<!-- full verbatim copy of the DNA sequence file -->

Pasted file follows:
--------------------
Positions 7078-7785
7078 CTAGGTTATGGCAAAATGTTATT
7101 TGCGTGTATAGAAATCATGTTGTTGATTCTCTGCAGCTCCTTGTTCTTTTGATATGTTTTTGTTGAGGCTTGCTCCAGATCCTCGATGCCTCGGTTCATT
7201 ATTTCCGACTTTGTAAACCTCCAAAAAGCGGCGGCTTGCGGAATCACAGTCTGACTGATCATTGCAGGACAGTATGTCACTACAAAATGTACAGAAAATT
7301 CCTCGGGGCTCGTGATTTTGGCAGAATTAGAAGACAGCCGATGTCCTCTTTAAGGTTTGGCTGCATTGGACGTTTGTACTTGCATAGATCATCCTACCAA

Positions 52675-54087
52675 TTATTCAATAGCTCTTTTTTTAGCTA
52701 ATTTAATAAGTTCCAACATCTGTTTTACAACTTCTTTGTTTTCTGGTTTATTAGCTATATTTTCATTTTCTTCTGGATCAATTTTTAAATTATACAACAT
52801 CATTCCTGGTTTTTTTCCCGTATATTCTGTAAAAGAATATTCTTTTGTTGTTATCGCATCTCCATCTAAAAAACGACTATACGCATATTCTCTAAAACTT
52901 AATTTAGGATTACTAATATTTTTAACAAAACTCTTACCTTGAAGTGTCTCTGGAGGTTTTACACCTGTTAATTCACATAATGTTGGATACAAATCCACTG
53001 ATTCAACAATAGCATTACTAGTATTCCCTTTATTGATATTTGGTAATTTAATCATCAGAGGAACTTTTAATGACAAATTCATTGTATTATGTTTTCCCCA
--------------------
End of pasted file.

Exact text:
Positions 7078-7785
7078 CTAGGTTATGGCAAAATGTTATT
7101 TGCGTGTATAGAAATCATGTTGTTGATTCTCTGCAGCTCCTTGTTCTTTTGATATGTTTTTGTTGAGGCTTGCTCCAGATCCTCGATGCCTCGGTTCATT
7201 ATTTCCGACTTTGTAAACCTCCAAAAAGCGGCGGCTTGCGGAATCACAGTCTGACTGATCATTGCAGGACAGTATGTCACTACAAAATGTACAGAAAATT
7301 CCTCGGGGCTCGTGATTTTGGCAGAATTAGAAGACAGCCGATGTCCTCTTTAAGGTTTGGCTGCATTGGACGTTTGTACTTGCATAGATCATCCTACCAA

Positions 52675-54087
52675 TTATTCAATAGCTCTTTTTTTAGCTA
52701 ATTTAATAAGTTCCAACATCTGTTTTACAACTTCTTTGTTTTCTGGTTTATTAGCTATATTTTCATTTTCTTCTGGATCAATTTTTAAATTATACAACAT
52801 CATTCCTGGTTTTTTTCCCGTATATTCTGTAAAAGAATATTCTTTTGTTGTTATCGCATCTCCATCTAAAAAACGACTATACGCATATTCTCTAAAACTT
52901 AATTTAGGATTACTAATATTTTTAACAAAACTCTTACCTTGAAGTGTCTCTGGAGGTTTTACACCTGTTAATTCACATAATGTTGGATACAAATCCACTG
53001 ATTCAACAATAGCATTACTAGTATTCCCTTTATTGATATTTGGTAATTTAATCATCAGAGGAACTTTTAATGACAAATTCATTGTATTATGTTTTCCCCA